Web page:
LAYAYA Imaginarium Studios

by Jo Hughes


A Louisiana brown pelican guards her chicks in the nest. 

 This photograph was taken by Louisiana photographer and conservationist P.J. Hahn who has done amazing work in south Louisiana to bring awareness to the wildlife and the unique ecosystem  and habitats of  coastal Louisiana.  You can see more of his work and follow him on Facebook by clicking  HERE.  

Louisiana Brown Pelicans


The biggest threat to brown pelicans outside of loss of habitat is broken and discarded fishing lines in which they get caught. More than 2,000 of our pelicans die each year due to getting entangled in loose fishing lines while swimming or flying. Please properly discard your fishing lines to help protect the pelicans and other wildlife in our area and to help keep our beautiful  coastline clean!   

The brown pelican  was designated the official state bird of Louisiana in 1966. Early European settlers were impressed with the pelican's generous and nurturing attitude toward their young, and the brown pelican has been a symbol of Louisiana since that time.   The state bird of Louisiana is unique among the world's seven species of pelicans. The brown pelican is found along the shores and not on inland lakes. It is the only dark pelican, and also the only one that plunges from the air into the water to catch its food.  The pelican was a favorite of the people of Louisiana because of the way it raised its young ones. Thus, the people considered it as the state bird, long before it was made official. The then Governor of State, William C.C. Claiborne, used the pelican on the official documents of the state during his term. In 1902, it was included as a part of the state seal, and in 1912, a pelican and her chicks adorned the state flag. In 1958, it was legally adopted as the state bird. On July 26, 1966, an amendment was brought about, making the brown pelican the official state bird of Louisiana.

Pesticide use caused pelicans to stop nesting along the Louisiana coast in 1961, and they completely disappeared by 1966. 

As brown pelican populations slowly recovered through the 1980s and 1990s, the birds were delisted in different areas, and were officially removed from the federal endangered species list in 2009.  Despite their recovered populations, these birds are still at grave risk from environmental pollution,  Fishing line tangles and bill and throat injuries from fishhooks are also threats to brown pelicans that we can help them avoid by practicing good nature conservation when enjoying the outdoors along our coastal areas.  Take any trash with you that you brought into the area.  Be sure to properly dispose of fishing lines and hooks while fishing.  Do not disturb nesting areas.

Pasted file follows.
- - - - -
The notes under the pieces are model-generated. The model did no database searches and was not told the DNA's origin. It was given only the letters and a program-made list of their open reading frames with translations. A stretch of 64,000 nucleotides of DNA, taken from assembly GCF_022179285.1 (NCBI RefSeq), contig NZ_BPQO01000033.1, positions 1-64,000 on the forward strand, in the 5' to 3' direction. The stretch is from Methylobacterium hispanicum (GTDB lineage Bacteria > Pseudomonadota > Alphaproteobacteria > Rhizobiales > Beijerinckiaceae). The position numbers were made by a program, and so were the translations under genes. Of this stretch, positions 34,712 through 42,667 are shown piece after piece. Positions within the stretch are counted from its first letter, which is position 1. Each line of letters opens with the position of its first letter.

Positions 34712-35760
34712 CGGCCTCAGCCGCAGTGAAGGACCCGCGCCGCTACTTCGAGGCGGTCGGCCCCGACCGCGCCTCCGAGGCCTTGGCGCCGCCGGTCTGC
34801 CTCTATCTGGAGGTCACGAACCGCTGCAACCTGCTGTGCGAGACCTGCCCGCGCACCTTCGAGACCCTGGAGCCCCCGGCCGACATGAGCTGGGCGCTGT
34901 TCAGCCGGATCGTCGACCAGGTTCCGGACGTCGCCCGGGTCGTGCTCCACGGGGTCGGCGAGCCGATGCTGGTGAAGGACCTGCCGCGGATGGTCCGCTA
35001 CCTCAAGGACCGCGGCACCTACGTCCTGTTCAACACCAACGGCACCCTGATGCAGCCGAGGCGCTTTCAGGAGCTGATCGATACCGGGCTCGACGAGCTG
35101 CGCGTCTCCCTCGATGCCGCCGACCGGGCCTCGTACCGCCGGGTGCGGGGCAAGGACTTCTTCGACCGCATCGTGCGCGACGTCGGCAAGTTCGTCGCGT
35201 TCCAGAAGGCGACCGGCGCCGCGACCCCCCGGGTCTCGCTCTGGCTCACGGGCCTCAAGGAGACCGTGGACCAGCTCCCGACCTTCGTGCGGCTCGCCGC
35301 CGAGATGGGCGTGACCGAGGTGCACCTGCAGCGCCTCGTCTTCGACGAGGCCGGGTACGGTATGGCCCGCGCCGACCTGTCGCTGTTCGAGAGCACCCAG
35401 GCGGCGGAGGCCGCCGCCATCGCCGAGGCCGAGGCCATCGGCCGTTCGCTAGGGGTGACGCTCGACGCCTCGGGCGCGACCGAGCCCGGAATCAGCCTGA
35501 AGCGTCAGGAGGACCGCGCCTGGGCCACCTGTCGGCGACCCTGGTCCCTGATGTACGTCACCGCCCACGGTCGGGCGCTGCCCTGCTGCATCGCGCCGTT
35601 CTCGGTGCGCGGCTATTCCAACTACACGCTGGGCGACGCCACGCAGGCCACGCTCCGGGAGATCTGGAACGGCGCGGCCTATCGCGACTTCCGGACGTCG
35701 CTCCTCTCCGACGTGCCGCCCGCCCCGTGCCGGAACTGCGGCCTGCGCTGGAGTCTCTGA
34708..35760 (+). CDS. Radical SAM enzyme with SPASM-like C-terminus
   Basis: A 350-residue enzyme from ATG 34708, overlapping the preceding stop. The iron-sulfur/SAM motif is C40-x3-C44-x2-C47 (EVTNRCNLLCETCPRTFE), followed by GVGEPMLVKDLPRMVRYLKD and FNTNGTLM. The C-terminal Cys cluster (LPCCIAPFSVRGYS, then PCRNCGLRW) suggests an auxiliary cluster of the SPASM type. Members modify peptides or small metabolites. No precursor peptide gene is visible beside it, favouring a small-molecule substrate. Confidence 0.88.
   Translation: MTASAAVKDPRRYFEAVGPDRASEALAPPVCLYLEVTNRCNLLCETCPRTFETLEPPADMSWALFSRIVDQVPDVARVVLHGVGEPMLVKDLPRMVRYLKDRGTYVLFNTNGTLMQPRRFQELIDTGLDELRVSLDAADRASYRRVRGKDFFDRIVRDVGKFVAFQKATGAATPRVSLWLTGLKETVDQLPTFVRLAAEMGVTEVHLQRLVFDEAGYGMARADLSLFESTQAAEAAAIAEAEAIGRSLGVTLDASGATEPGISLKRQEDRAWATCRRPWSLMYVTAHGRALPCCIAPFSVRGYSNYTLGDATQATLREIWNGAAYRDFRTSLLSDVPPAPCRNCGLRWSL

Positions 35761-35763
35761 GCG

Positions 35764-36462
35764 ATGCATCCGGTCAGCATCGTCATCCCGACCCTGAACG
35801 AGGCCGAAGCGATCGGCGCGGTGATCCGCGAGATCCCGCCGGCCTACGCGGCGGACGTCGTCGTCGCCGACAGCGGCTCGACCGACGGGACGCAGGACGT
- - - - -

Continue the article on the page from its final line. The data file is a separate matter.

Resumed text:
Louisiana’s state bird, the brown pelican is the smallest of the world’s pelican species. With its unique behavior and classic pelican proportions,  this member of the Pelecanidae bird family is instantly recognizable and a popular bird along coastlines from North America to northern South America. 

  • Scientific Name: Pelecanus occidentalis
  • Common Name: Brown Pelican, Louisiana Pelican
  • Lifespan: 25-40 years
  • Size: 40-55 inches
  • Weight: 4-11 pounds
  • Wingspan: 75-80 inches


Pelicans are monogamous birds that work as a bonded pair to raise their young. The male pelican chooses a nesting site, and defends it while he tries to attract a mate. When a female selects a male, the nest-making process begins using twigs, reeds, bones, etc. The male fetches the material, and the female makes the nest, which takes up to a week to be completed. Adult brown pelicans typically stay with the same mating partner.

The female lays 2 – 3 eggs that are incubated for 28 to 30 days by both parents. The hatched pelicans are cared for by both the parents for about 75 days and taught to fly and catch fish.

The brown pelican is currently under protection by the U.S. Migratory Bird Treaty Act.

If you find an injured pelican please report it to Louisiana Department of Wildlife and Fisheries by calling 1- 800-256-2749 or by visiting the website at to find a permitted wildlife rehabilitator that serves Plaquemines Parish.

SPECIAL THANKS TO OUR LAYAYA COMMUNITY PARTNERS WHO HAVE JOINED LAYAYA IN INVESTING IN OUR COMMUNITY THROUGH THE LAYAYA STEAM MEETS GREEN PROJECT.  LAYAYA S.T.E.A.M.  Team (Science, Technology, Engineering, ART & Math) students learn real life skills through LAYAYA Studio and field sessions as they put skill and talent to work in our community to educate about the environment and  enhance areas in nature to foster conservation and responsible use and enjoyment of our natural resources.